markhollin

Repurposed/revitalized historical buildings in Nashville

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U.S. Naval Reserve Training Building (RTB) was built in around 1944, during WWII. It is a “modified type B” Butler Hut used by the Navy as an armory and training center. It is a rare surviving example of “programmatic” or “mimetic” architecture in Davidson County. Mimetic architecture replicates something not usually considered a building and often has an association with the business conducted therein. The style became predominant in the mid-twentieth century in order to catch the attention of automobile drivers. Edwin A. Keeble – a well-known Nashville architect – made this a unique resource when he designed part of the building as a prow, making it a “ship-shaped” building. RTB is located in Shelby Park overlooking the Cumberland River, just a few hundred feet to the south. In accordance with a trend of the time; across the nation, urban training centers were located in either a municipal parks or on the outskirts of town near existing military facilities.

Today the building is no longer used by the Navy. I think the "boat portion" could make a great restaurant, or perhaps even a grouping of eateries, overlooking the river.  The back portion, which is extensive, could be a community center or event space.  I think it is utilized as such at times now, but for the most part, I think the whole thing sits empty for long stretches.
 

Looking NE along Davidson Street, which hugs the Cumberland River.

Naval Reserve Training 1, Shelby Park, Nov.JPG

 

Looking north from Davidson Street at the "prow of the ship."  Both decks could be great for outdoor dining.

Naval Reserve Training 2, Shelby Park, Nov.JPG

 

Looking south from the high hill in Shelby Park down toward the RTB.  You can see how close it is to the Cumberland River at that point.  One of the main frustrations of the view is the ugly cement processing plant directly across on the other shore.

Naval_Reserve_Training_3,_Shelby_Park,_Nov.JPG

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^Curiously about this mansion, it was just the two floors for a time (I believe it still was when I attended Johnson in the mid '80s, passing it every weekday). Described as an Italianate Mansion in the 1974 Nashville: A Short History and Selected Buildings, the recent 3rd floor "attic" addition transformed it into a Second Empire gem. You couldn't tell that what's above the cornice isn't original unless you looked close-up. Alas, we had so many mansions in the city in this style until 50-60 years ago, virtually all gone now.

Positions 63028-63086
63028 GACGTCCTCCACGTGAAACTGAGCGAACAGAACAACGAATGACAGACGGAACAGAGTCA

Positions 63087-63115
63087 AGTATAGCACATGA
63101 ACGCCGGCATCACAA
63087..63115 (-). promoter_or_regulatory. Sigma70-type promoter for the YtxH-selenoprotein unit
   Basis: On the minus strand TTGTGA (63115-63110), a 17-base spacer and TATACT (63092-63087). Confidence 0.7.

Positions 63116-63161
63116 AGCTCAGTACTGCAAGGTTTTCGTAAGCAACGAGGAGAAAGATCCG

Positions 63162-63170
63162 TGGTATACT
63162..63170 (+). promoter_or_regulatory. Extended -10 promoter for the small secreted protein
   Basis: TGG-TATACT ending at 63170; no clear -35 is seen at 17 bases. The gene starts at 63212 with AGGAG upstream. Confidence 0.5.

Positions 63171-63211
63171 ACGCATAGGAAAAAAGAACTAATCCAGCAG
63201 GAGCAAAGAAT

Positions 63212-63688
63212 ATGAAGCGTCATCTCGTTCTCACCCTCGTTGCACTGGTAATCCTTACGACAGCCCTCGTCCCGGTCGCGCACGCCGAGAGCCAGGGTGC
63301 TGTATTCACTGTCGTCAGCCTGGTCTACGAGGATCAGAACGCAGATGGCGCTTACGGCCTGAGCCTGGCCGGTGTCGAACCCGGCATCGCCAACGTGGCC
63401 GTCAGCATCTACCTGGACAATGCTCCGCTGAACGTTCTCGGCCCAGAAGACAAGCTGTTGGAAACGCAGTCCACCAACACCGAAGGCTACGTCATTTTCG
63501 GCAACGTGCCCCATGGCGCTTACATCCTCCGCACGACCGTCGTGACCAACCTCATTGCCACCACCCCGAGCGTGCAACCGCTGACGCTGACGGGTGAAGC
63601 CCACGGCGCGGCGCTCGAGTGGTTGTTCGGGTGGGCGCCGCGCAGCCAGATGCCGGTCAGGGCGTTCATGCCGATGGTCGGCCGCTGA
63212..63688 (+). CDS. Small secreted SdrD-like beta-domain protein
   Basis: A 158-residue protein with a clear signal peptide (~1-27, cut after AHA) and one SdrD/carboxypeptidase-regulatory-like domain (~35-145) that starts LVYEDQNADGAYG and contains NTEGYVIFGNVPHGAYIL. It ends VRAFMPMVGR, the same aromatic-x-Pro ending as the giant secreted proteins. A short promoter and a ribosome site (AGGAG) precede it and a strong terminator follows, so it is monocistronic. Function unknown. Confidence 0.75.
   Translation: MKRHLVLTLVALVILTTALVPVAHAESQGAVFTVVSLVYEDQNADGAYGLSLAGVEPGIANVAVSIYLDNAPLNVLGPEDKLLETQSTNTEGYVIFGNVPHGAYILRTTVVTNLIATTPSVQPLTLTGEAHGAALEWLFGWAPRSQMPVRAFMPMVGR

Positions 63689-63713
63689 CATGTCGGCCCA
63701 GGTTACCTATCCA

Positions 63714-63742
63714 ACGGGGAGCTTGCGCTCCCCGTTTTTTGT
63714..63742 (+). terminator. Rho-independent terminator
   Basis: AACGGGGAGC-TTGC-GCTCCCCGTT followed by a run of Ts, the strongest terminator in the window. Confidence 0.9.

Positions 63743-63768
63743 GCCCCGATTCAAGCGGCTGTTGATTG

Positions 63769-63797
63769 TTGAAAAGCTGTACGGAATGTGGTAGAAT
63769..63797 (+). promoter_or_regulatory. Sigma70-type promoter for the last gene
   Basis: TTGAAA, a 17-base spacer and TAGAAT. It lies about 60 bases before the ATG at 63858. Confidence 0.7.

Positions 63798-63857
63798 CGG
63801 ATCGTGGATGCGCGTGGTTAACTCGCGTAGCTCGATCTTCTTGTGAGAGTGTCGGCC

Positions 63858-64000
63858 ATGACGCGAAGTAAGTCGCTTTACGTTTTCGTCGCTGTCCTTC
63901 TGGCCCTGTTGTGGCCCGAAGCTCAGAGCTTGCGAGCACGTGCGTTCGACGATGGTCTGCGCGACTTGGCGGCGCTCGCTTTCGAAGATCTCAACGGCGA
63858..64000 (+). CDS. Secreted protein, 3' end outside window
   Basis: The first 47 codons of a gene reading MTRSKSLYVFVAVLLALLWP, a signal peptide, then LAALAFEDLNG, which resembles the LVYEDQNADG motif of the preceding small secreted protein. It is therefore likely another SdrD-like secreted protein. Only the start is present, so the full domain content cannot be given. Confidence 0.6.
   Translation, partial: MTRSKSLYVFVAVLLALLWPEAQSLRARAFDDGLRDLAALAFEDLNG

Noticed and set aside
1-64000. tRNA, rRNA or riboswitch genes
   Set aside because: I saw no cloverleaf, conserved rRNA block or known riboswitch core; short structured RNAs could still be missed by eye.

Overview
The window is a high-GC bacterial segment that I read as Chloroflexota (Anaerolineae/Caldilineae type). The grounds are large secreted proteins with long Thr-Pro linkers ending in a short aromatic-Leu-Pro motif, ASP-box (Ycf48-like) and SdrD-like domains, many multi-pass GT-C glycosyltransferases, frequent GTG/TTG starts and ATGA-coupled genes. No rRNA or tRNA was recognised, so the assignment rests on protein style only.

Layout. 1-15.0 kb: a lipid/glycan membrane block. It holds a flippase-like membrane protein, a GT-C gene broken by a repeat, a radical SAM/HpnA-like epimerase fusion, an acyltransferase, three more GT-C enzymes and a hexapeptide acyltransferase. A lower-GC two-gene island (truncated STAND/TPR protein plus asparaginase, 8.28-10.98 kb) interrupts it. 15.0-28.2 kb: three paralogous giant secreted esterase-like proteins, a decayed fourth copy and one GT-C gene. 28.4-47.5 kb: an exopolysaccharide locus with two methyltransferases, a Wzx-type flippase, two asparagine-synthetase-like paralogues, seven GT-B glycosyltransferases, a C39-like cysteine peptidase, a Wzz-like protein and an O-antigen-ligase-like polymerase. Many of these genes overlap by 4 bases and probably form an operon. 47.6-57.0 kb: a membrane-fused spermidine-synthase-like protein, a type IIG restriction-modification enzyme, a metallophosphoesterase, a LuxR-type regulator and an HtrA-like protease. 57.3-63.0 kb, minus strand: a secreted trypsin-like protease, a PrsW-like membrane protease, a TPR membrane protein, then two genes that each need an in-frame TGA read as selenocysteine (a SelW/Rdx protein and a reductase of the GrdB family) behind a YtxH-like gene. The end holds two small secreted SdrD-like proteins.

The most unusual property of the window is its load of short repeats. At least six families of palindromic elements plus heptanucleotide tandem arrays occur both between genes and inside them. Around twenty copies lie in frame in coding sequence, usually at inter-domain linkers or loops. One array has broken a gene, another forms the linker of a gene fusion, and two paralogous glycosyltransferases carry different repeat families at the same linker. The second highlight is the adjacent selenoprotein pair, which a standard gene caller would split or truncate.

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most of those buildings have docks for trucks to come in and out for deliveries and waste removal.
extending over the road or past the road would be interesting for this one reason alone...
my drivers trucks arent exactly short trucks.

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13 hours ago, markhollin said:

...
In creating a "Riverfront Cafe District" how far should the dining area extend out from the edge of the buildings? Should First Avenue be cut down to just 12 feet wide and covered in brick (So actual traffic to be just one direction/one lane, utilized primarily for horse-drawn carriages in the evening and garbage removal early each morning)?  Should there be canopies or balconies extending out from each restaurant, and, if so, what height restrictions? Should there be more foliage, or would that restrict views of the river?  Other thoughts?

Looking NW from the transit circle at then end of Broadway along the Cumberland Riverfront Park:

 

Looking south along First Avenue North from Church Street intersection:

 

Canopies and more foliage, please.  I think those buildings would look great with some flowers trailing out of window boxes here and there, adding to the European vibe.  Nashville needs some less raucous entertainment areas.

It is very dark at night right now, some gaslights or other decorative/mood lighting would help.

And it seems to me there's plenty of room to move the street or at least part of its length a bit closer to the river and keep it two lanes.  The existing terrace on the river side is wide, and 1st doesn't have to remain perfectly straight.  I don't see why trucks couldn't be accommodated in the design of the driveway cuts, even if it were reduced to one lane.  Deliveries are obviously going to have be at designated times.

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On 7/30/2016 at 10:33 AM, markhollin said:

Cummins Station is one of my favorite repurposing projects in Nashville over the past 25 years or so.  Built in 1907, this 109-year-old structure remains one of the largest buildings in Nashville as far as actual square footage (480,000). It has had a major renaissance from primarily warehousing space for products to be shipped for the bordering Gulch railroad yards, into a multi-faceted mixed-use hub, featuring 5 eateries, 2 clubs, and dozens of other businesses.  It's rebirth helped spark all of the development of the Gulch over the past 15 years.  The current ownership has discussed plans of adding 2 more floors to the top of the structure over the past several years, but no firm plans have ever been released.